As you can see, the analyst estimates are slower to adjust to the crisis than the market. One would hope that is the case! The market can be irrational and emotional, but we need analysts to help us make sense of the situation and provide careful, well-founded and rational insight.

Since about a week or so, we see that the analysts have started putting a figure to the impact of the virus. Estimates for Western markets range from near -20% (Europe and UK) to -10% (United States). For China and Japan, the situation is slightly different, and in particular the Chinese situation is an interesting topic (which I will cover in a future blog post).

The bottom-up analyst outlook for the next 5 years remains relatively stable for all markets. The forecast slightly more favorable for the US and European companies and hovers around 4-5% CAGR.

Sustainable Payout Ratio

The last input we need for our discounted cash flow model is the expected return of the excess cash flows generated by the firm to the shareholders. This topic addresses the dividend decision in corporate finance. Simply put, it poses the question whether the excess returns will be reinvested in the firm or returned to the shareholders.

In theory, a company aims to maximize shareholder wealth. If the company has interesting and highly profitable projects lined up, then reinvesting excess returns into those projects is preferred. However, if the company has no interesting projects then the company should return the cash to the shareholders such that the shareholders can invest it in other companies that may have interesting projects.

There are two ways companies can return cash to the shareholder: dividends and buybacks. Each method has its advantages and disadvantages, and it’s up to the management of the company to determine what’s best for their situation. Collectively, we can capture the returns to the shareholders as a Payout Ratio. The payout ratio for the S&P 500 currently sits around 88%. That means for every $100 in net earnings, S&P 500 firms return $88 to the shareholders.

In this discounted cash flow model, we employ a sustainable payout ratio based on the stable growth rate after year 5 and the trailing twelve months return on equity.

We can argue at length whether it is reasonable to assume companies will eventually return to the shareholder every dollar they can’t reinvest (and whether the cash that gets reinvested actually creates value for the shareholder), but what we all assume is that the payout ratio is a decision made by the company management. The management is accountable to the shareholders, and this dynamic ensures the payout ratio will be reasonable considering the company’s performance. If the payout ratio would be impacted by external forces, e.g. government mandating a maximum payout ratio of 70%, then the value of the index would drop very rapidly.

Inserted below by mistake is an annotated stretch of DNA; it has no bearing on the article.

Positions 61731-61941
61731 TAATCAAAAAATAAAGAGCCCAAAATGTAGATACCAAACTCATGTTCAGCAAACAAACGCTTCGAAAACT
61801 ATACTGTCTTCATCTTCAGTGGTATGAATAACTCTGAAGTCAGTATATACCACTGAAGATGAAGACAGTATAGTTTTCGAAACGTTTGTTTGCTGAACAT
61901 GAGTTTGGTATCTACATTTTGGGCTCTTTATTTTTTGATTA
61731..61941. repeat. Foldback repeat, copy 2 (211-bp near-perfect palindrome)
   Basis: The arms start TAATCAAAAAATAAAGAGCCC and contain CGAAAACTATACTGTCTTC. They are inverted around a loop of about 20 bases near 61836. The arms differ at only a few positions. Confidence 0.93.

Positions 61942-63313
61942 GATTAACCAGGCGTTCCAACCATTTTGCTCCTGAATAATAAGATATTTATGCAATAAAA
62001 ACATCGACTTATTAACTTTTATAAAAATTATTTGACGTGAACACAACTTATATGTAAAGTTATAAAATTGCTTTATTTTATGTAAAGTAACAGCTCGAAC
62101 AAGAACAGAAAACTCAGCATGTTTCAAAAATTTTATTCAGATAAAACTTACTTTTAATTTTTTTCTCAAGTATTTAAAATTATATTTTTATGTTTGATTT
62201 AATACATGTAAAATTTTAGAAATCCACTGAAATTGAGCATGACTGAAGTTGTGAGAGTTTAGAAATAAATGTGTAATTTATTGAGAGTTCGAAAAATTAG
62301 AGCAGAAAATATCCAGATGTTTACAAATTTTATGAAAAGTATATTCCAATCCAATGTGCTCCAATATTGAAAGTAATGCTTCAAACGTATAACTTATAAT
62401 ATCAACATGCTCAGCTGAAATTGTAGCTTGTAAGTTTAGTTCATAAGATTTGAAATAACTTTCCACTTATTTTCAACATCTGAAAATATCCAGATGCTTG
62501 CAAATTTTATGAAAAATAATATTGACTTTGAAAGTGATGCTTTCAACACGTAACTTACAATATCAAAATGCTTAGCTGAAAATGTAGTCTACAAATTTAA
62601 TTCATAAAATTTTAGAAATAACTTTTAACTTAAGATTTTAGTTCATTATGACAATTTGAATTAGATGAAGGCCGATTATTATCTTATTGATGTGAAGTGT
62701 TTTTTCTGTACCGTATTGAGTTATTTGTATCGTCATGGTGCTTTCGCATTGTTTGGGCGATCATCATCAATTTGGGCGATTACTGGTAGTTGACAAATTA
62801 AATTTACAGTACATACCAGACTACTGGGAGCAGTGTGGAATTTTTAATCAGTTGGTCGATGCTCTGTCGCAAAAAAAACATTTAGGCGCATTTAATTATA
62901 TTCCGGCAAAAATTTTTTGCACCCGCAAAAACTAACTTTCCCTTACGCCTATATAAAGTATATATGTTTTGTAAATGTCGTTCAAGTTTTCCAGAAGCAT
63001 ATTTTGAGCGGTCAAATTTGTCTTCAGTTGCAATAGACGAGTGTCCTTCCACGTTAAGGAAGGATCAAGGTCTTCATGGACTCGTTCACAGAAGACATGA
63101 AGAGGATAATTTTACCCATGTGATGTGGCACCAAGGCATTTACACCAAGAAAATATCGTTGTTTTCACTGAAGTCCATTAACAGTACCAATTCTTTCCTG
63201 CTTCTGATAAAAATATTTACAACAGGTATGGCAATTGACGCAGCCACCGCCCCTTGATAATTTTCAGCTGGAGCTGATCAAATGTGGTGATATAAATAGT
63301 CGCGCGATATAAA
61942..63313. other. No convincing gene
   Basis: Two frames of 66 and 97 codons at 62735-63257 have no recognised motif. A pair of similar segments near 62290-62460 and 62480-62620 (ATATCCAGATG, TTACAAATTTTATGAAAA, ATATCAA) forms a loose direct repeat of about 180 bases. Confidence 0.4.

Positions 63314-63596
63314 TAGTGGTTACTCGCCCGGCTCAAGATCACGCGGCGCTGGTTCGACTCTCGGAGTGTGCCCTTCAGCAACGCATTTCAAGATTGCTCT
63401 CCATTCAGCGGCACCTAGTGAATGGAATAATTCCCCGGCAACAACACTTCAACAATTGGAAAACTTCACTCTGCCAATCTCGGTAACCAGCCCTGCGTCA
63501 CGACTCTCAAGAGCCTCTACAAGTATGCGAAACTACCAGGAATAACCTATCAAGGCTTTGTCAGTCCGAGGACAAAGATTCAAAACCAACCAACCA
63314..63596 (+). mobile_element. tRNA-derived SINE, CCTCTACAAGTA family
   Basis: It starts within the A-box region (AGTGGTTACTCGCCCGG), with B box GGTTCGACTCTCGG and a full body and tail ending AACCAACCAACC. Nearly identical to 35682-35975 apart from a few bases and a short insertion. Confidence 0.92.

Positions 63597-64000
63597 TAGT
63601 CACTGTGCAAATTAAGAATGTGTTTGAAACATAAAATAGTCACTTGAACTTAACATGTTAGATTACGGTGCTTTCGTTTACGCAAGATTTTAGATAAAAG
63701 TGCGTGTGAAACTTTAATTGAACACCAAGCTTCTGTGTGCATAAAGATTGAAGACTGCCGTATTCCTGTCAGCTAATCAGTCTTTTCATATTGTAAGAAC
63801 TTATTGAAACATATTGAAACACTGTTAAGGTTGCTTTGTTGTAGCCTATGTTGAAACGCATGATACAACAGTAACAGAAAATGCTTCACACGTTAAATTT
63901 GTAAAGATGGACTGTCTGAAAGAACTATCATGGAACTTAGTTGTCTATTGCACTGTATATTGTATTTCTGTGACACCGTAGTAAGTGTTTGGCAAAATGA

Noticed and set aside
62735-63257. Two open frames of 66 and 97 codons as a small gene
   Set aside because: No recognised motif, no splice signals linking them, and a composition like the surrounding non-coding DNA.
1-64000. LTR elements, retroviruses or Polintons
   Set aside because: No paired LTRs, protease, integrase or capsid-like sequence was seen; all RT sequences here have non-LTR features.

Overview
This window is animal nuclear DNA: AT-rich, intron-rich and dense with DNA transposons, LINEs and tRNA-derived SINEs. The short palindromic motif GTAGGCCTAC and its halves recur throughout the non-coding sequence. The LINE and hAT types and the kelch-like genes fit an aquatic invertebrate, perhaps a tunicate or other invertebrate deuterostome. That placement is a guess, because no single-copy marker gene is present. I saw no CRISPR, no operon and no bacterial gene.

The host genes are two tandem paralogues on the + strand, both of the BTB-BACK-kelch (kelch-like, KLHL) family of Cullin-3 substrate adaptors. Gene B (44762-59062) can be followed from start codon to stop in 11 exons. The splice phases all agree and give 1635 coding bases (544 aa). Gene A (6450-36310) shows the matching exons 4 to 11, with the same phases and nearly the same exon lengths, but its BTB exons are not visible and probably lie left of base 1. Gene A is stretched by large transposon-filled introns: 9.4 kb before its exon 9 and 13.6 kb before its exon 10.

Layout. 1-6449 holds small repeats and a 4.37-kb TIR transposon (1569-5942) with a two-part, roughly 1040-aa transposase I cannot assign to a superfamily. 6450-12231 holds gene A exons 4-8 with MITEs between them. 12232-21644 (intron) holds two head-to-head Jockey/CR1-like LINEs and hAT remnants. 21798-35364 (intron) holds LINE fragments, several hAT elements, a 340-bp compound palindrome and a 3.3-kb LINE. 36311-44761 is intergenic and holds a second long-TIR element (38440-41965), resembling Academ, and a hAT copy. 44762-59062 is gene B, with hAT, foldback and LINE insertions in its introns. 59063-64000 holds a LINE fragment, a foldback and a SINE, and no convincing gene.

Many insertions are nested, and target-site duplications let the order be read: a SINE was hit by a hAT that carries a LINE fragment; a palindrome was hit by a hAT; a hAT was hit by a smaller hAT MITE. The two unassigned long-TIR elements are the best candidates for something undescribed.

Bringing It All Together

Let’s bring together the different inputs.

  • At 5.5%, the implied equity risk premium for the S&P 500 is higher than the historical equity risk premium for US equity markets, but sits right in the middle if we consider the risk premium since 2008.
  • At -9.52% for the next year, the Finbox aggregated analyst earnings forecasts for the S&P 500 firms are quite downbeat. This reflects a major impact of the coronavirus on supply and demand.
  • The sustainable payout ratio assumes companies will return excess returns to shareholders if management does not have interesting projects to invest in

Based on the findings above, it certainly looks like investors are making a reasonable attempt at valuing the market. The equity risk premium implies investors don’t find stocks any riskier than they were pre-crisis. The earnings forecasts that drive the discounted cash flow model are not implying a straight up catastrophe, but are definitely downbeat. Lastly, the payout ratio implies investors expect firms will return cash to the shareholders reasonably.

Of course, the above is merely my opinion. Perhaps you find equity risk greatly underestimated, or find the analyst forecast too positive considering the circumstances, or expect payouts to substantially change in the coming years. In the table below I’ve added a couple of scenarios to value the S&P 500 with different assumptions.

Risk Premium
Y1 Growth
Payout Ratio
S&P 500
Alternating assumptions that drive different S&P 500 valuation

Also, you can use the excel document below to experiment yourself. It contains the latest data on April 29, 2020, as provided by Finbox API. Simply adjust the assumptions on the last sheet and see how the intrinsic value estimate changes.

(PS: the answer to the question whether markets today are delusional or rational is of course that they are both and neither at the same time *wink*)